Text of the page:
A brief history of lithography and its place in contemporary art
The first in an occasional series.
There is a lot of confusion going around today with regard to what we call prints in the art market.
I would like to offer a little insight into one printing process, lithography, that has been around for several centuries.
In spite of more recently developed and much less labor intensive printing processes, most notably digital printing, lithography continues to have a vital place in contemporary art.
Origins and uses of lithography
Lithography (so called from the Latin for stone, litho, and mark, graph) was invented in 1796 in Germany by a Bavarian author and actor named Alois Senefelder who accidentally discovered that he could duplicate his scripts by writing them in greasy crayon on slabs of limestone and then printing them with rolled-on ink.
Because the local limestone retained so relentlessly any crayon marks applied to its surface, even after repeated inking and printing, lithographs could be printed in almost unlimited quantities.
The technique developed as an inexpensive method of publishing advertisements and programs for the theater but was quickly picked by the visual artists of the time and was made quite popular in the 1800’s by the Romantic painters, Eugene Delacroix and Theodore Gericault, who appreciated the tonal shifts that could be achieved with lithography.
The Impressionist artist, John McNeil Whister – best known for his famous painting, “Whistler’s Mother” – used the medium to capture the subtle grays of seascapes veiled in fog.
Edgar Degas used the medium to explore the varied forms of natural and artificial lighting at night. Toulouse Lautrec, famous for his paintings of prostitutes and patrons and performers at the notorious Moulin Rouge in 19th century Paris, used the medium initially to make theatrical advertisements but quickly adapted it to studies of the characters that occupied the seamier side of Parisian night life.
From this point throughout the 20th century lithography enjoyed widespread use and circulation through artists ranging from Picasso to Thomas Hart Benton and experienced a particularly high point during the period of American Regionalism.
Texas had its own brand of regionalism and its practitioners, the group known as the Dallas Nine, for example, including Alexander Hogue, Jerry Bywaters and Otis Dozier, all made exquisite black and white lithographs and for me carried this medium to a very familiar place.
The chemistry of lithography
Simply put, lithography is based on the antithesis of oil and water.
Traditionally, an image would have been drawn, using an oily, greasy or waxy pencil or crayon, onto a smooth slab of limestone which had been cut and ground to a smooth surface prepared specifically for this purpose.
The stone surface, with the drawing on it, would then be treated with a mixture of acid and gum Arabic to etch the drawing into the stone and to etch the stone exposed around the drawing.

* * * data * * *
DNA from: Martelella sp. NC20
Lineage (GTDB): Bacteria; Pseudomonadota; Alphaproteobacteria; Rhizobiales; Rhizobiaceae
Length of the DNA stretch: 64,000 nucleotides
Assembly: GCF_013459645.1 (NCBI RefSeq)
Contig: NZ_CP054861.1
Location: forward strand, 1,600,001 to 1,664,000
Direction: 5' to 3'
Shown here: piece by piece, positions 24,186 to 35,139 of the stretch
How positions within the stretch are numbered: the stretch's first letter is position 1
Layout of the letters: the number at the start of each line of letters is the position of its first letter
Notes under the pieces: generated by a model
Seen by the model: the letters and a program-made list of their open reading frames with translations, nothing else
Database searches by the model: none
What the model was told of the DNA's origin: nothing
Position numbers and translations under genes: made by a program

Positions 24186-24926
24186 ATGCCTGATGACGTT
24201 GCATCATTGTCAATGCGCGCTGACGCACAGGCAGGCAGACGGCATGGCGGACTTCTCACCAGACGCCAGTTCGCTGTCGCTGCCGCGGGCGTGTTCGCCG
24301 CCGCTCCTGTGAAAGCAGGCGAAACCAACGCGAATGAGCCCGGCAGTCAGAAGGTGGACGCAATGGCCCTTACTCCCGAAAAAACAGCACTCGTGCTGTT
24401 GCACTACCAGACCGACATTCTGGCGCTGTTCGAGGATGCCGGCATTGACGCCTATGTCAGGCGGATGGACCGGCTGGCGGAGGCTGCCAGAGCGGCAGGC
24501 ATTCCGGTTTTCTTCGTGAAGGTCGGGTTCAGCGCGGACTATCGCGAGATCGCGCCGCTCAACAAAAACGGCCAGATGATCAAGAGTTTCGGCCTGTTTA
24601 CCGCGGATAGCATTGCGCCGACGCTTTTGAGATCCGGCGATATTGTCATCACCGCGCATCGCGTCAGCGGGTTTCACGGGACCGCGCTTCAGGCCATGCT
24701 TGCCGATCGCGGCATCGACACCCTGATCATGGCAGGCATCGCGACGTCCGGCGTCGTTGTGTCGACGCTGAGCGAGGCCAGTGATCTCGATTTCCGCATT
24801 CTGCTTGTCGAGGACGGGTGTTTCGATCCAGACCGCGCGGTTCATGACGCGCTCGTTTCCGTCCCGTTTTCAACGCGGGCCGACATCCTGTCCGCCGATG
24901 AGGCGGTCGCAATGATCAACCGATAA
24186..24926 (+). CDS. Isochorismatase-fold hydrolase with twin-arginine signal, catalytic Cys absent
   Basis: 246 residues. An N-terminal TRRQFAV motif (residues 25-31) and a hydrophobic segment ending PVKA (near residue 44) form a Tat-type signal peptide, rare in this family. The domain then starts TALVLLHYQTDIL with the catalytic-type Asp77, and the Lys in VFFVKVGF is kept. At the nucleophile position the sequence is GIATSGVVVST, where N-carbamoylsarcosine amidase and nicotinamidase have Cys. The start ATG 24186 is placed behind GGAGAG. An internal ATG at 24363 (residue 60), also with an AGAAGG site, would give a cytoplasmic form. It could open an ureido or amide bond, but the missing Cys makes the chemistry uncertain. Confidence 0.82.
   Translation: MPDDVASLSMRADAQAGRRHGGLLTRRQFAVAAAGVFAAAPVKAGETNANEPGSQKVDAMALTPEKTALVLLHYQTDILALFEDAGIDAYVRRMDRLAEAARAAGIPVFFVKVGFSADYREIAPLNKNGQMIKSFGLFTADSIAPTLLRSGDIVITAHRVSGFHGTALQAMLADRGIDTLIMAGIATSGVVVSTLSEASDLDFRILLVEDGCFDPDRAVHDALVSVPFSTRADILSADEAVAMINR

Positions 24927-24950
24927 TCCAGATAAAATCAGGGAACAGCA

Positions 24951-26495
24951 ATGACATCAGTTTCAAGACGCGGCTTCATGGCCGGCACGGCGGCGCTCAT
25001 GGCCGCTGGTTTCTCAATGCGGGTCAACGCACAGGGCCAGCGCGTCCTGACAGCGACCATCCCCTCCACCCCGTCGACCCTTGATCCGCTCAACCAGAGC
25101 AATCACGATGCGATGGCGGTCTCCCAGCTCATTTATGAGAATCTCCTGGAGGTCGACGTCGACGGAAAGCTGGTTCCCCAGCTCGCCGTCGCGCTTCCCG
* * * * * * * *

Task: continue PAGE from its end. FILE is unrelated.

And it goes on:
After the etching of the stone was completed, the surface of the stone could be moistened with water sponged over the entire surface and while still damp could have ink rolled over the surface with a large roller; the areas of the stone where the drawing was would repel the water and thereby absorb the ink while the areas of the stone that remained damp repelled the ink.
Once the stone was well and evenly inked it could be printed by laying a piece of paper over the stone and running it through a press designed for this purpose.
In modern lithography, the image is made of a polymer coating applied to a flexible aluminum plate. Like traditional stone lithography, the flat surface of the aluminum plate is roughened slightly—etched—and divided into areas that accept a film of water (and thereby repel the greasy ink) and areas that repel water and accept ink because the surface tension is greater on the greasy image area, which remains dry.
The image can then be printed directly from the plate (the orientation of the image is reversed) onto paper.
A slight variation of this technique involving transferring the image onto a flexible sheet for printing and publication has been referred to as offset lithography and has been widely used in the publication of newspapers and magazines and also for posters and reproductions of original works of art.
Technology changes things
With the advent of computer technology virtually any two-dimensional visual thing can now be scanned and printed with a high degree of accuracy and this new technology has given rise to an extremely high degree of digital printing, also referred to as ink-jet prints, Iris Prints and Giclees (all the same).
The arrival of digital prints in the art market revolutionized printing and virtually replaced offset lithography which had been used years as the market standard for reproducing original artworks as posters and inexpensive reproductions.
The arrival of digital prints also added –exponentially it would seem – to the confusion on the part of the general public.
What is the difference between a real, hand-printed, collectable, fine art print and a high quality photographic reproduction?
Great controversy surrounds this subject and so will be my prime topic of a future installment.
My next installment, however, will describe specifically how I have developed my own approach to multiple color lithography in my own art and how it has become a primary medium for me, second only to oil painting, over the past 12 years.
Lithography in the Nineteenth Century – The Metropolitan Museum of Art